To test if the script works, SSH to Intel® Galileo Gen 2 and type “python ~/recordTime.py”. Repeat this a few times, and then type “cat ~/buttonLog.txt”. The command “cat” is a convenient way to display everything in the file to the terminal.

As a good practice, you should always create/modify files in your computer and copy to Intel® Galileo Gen 2, instead of making modifications directly inside Intel® Galileo Gen 2. So you don’t lose your work if Intel® Galileo Gen 2 fails.

Step 10: Use Arduino Sketch to Execute Scripts

Time to build some electronics, wire a button to pin12 on Intel® Galileo Gen 2
Parts list:

  1. 1 push button
  2. 1 10k ohm resistor
  3. 1 breadboard
  4. 3 jump wires

Make sure to connect the resistor to GND, and button to 5V. Upload the provided sketch through Arduino IDE.

As before, the system(cmd) function executes system commands. This time the button state will call it.

Each time the button is pressed, the time is recorded into the log file.

To copy the log file from the Intel® Galileo Gen 2 to the host machine, type the following command: “scp root@galileo_ip:~/buttonLog.txt ./” (“pscp root@galileo_ip:/home/root/buttonLog.txt ./” with Windows).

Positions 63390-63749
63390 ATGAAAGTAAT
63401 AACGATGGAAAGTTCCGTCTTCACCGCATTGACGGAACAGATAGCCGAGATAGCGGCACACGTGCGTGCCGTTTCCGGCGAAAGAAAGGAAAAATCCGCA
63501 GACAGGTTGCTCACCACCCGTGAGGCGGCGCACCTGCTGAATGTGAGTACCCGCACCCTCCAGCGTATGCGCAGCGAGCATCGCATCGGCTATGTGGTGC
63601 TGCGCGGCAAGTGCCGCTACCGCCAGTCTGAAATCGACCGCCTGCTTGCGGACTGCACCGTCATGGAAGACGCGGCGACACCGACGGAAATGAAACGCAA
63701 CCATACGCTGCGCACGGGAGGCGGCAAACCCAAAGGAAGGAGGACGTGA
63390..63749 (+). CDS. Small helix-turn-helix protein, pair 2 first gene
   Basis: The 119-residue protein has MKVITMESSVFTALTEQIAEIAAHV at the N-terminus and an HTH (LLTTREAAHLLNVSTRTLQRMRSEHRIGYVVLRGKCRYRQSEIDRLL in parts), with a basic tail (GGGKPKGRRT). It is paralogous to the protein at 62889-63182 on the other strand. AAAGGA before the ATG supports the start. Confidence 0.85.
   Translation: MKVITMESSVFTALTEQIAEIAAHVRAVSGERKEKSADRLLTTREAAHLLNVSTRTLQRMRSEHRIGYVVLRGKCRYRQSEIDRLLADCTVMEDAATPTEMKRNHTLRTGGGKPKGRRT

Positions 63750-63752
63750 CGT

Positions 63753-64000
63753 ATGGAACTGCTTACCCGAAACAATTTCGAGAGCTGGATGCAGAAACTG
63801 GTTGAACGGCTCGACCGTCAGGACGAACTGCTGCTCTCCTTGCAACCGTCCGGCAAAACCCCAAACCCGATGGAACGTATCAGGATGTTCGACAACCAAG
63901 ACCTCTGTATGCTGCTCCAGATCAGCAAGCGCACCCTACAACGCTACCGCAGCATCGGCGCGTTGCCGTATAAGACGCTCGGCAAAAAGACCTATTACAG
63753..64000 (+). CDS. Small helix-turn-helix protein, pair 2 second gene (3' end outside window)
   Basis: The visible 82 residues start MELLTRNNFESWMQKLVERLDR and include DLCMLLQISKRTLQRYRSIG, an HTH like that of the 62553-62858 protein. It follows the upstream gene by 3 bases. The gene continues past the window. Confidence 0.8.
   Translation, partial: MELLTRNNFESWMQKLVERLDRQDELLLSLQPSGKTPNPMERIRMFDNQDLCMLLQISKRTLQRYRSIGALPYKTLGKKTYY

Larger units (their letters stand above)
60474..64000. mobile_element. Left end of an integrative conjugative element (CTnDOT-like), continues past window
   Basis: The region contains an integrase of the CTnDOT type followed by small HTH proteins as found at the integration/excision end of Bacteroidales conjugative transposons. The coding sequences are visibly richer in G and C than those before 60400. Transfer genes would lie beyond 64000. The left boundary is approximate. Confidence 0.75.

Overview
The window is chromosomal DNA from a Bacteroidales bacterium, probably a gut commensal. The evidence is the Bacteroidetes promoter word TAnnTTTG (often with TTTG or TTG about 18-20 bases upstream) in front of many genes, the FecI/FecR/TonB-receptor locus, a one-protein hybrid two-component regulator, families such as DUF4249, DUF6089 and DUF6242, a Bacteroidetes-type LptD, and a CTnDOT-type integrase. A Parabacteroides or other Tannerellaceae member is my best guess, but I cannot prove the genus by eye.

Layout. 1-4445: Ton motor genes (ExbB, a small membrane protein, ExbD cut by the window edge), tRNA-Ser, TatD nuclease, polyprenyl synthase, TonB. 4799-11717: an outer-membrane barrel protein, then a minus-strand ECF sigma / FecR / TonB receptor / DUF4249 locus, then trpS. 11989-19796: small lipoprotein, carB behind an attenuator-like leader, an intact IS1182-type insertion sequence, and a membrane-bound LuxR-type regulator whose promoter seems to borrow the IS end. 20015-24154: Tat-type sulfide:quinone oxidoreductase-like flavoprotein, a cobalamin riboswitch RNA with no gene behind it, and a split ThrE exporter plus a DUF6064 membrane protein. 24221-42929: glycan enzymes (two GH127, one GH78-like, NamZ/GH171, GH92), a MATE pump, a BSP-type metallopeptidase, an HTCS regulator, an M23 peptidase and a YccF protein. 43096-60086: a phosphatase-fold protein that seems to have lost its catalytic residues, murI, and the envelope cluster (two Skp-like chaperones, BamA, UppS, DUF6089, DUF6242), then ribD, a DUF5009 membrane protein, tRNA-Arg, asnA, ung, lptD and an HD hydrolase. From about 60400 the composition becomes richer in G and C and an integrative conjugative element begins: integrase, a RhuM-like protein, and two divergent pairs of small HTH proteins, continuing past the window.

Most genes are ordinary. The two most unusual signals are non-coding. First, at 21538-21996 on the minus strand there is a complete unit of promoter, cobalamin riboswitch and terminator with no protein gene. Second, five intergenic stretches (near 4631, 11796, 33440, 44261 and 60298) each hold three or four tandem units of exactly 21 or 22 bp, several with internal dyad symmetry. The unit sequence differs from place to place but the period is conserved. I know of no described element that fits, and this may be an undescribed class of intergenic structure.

Step 11: Last Thoughts

This guide gives some basic information about the benefit of accessing Linux shell in Intel® Galileo Gen 2; preparing a system image; accessing the shell in 4 different ways; examining the workflow of copying a python script into Intel® Galileo Gen 2 through scp (or pscp); running an Arduino sketch; and retrieving files from Intel® Galileo Gen 2.

There is definitely much more that can be done with Intel® Galileo Gen 2 and the Linux shell, but this provides an entry point. Continue to explore the Intel® Galileo Gen 2 and the possibilities it presents!

<p>This document is good for Linux newbies to have a basic of Linux administration knowledge. If you want to have real time experience on Linux with expert trainers refer this link.</p>
<p>Incredibly Awesome......</p>
<p>Really cool instructable! Every time I see something like this I think that I need to get an Intel board. </p>